A Republican who played up his independent and bipartisan credentials, Brown caught Democrats unawares, winning a special election for US Senate in January 2010 before being defeated last November by Elizabeth Warren. After announcing he would not run in another special election for the Senate seat vacated by Secretary of State John Kerry, Brown joined Fox News Channel as a commentator. Brown has also joined the board of Kadant, a Westford manufacturing company. Media Matters described Brown’s move to Fox as following a “well-worn path of other Fox-favored candidates.”

Brown said he would make an endorsement in the special Senate race to replace Kerry after the primary and said he would have had a good chance in that race, but declined to comment on the field.

“I felt I would have had a better than reasonable shot at winning,” Brown said, mentioning that he did not like the prospect of raising the $30 million to $50 million he thought he would need.

Businessman Gabriel Gomez of Cohasset, former US Attorney Michael Sullivan of Abington, and Rep. Dan Winslow of Norfolk are competing for the Republican nomination in the Senate race.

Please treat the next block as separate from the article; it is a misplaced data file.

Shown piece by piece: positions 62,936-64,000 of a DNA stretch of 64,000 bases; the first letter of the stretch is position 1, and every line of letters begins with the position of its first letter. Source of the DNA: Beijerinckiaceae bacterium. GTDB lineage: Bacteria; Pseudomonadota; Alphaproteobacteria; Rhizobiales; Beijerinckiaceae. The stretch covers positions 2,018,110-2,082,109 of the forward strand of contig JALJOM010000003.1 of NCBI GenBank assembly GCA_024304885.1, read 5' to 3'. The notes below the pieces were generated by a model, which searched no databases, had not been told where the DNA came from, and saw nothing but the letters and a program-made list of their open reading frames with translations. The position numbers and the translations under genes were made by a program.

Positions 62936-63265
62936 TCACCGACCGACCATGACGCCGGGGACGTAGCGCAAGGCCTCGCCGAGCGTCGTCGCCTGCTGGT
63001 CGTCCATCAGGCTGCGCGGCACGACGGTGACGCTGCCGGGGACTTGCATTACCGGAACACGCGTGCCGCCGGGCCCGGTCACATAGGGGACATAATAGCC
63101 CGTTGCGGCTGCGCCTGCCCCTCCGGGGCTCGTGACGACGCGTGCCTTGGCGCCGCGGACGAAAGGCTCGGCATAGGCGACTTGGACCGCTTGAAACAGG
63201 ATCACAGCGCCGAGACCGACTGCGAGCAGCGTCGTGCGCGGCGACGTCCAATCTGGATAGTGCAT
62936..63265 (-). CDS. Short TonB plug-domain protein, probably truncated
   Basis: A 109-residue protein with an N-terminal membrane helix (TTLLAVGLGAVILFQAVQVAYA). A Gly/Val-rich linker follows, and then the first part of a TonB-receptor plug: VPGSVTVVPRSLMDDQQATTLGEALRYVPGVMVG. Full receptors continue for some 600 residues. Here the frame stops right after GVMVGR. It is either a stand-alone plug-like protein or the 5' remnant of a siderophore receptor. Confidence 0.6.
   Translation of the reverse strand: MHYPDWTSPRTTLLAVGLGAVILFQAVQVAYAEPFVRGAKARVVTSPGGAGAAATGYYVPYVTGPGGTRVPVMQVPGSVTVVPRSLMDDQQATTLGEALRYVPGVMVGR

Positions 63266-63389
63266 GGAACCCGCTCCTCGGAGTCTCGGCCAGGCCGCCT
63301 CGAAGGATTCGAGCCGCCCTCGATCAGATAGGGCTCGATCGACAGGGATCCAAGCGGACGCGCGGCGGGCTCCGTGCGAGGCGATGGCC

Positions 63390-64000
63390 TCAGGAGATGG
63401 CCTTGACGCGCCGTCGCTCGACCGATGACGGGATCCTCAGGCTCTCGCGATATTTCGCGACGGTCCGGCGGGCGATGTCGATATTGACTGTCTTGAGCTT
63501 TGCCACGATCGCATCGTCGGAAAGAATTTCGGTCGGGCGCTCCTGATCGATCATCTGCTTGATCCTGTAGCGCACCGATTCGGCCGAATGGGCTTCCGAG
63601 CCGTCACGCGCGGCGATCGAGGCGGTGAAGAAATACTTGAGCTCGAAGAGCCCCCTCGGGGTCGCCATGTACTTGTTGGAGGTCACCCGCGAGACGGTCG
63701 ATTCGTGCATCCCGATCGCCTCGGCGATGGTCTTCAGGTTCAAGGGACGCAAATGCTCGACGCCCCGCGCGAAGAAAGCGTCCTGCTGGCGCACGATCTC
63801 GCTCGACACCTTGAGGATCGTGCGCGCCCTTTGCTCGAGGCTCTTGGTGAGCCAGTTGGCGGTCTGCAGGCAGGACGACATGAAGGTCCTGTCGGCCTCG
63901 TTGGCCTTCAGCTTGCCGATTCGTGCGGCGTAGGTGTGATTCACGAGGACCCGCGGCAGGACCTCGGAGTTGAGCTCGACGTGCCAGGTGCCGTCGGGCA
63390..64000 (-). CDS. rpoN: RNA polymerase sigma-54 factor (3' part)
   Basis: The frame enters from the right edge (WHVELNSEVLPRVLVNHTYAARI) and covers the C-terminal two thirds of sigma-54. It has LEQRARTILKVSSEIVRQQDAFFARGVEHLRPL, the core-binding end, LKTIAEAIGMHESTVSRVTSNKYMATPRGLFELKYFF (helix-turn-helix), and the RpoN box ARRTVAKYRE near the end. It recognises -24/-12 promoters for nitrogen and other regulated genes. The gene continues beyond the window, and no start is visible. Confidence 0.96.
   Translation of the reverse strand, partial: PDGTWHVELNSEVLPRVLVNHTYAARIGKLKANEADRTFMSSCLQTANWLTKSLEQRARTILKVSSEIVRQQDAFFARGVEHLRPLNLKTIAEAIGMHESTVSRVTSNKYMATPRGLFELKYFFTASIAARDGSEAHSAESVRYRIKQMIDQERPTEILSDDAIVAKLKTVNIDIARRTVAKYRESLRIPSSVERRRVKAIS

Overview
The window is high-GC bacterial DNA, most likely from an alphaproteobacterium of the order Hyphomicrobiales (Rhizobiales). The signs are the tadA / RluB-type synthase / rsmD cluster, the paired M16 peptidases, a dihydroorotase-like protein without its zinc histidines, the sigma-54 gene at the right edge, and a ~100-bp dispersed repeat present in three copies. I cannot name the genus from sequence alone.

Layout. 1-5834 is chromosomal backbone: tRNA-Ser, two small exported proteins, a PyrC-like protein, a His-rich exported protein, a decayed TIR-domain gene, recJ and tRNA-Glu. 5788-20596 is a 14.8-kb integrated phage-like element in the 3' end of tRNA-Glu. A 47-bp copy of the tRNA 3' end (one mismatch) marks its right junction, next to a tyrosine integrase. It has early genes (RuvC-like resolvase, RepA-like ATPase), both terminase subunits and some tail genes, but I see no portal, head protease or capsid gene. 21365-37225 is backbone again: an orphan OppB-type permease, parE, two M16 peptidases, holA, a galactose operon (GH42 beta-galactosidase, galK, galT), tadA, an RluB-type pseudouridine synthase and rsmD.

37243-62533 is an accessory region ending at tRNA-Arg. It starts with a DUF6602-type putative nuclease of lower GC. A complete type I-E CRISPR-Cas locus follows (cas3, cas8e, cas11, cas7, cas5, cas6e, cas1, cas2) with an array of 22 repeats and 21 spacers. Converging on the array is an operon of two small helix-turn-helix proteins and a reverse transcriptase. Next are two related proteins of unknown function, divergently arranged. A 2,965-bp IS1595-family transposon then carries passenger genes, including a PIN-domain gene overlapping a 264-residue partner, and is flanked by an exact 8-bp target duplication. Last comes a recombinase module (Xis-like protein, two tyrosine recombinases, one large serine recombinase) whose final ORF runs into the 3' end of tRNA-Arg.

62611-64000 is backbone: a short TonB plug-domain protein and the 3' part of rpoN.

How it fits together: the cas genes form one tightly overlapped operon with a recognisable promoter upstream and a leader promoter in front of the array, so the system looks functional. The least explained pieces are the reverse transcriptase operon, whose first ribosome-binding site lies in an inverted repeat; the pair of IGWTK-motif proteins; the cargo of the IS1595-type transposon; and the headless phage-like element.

A potential candidate in an open governor’s race in 2014, Brown will join his former colleague in the state Legislature and “dear friend” James Vallee, a Democrat and a former majority leader, who left the Legislature for Nixon Peabody last year.

“I’m the godfather to his son, so we have a relationship,” said Brown. “I’ve been learning and understanding the opportunities within Nixon Peabody, certainly my ability to bring that bipartisan problem-solving to this firm.”

Vallee and Brown are both officers in the National Guard, and are from roughly the same part of the state, with Vallee making his home in Franklin and Brown living in next-door Wrentham.

Brown also said Nixon Peabody would afford him the time to focus on his other pursuits, including television appearances.

“For now, Nixon Peabody has provided me with the flexibility that I need to continue on with my work at Fox and also speaking and doing things that I enjoy doing,” he said.

In her successful Senate campaign, Warren portrayed Brown as someone who had the best interests of Wall Street at heart. The law firm’s Boston office overlooks the Federal Reserve Bank of Boston and the Great Blue Hills beyond. Speaking at an office on the 25th floor, Brown indicated he would be open to all manner of clients.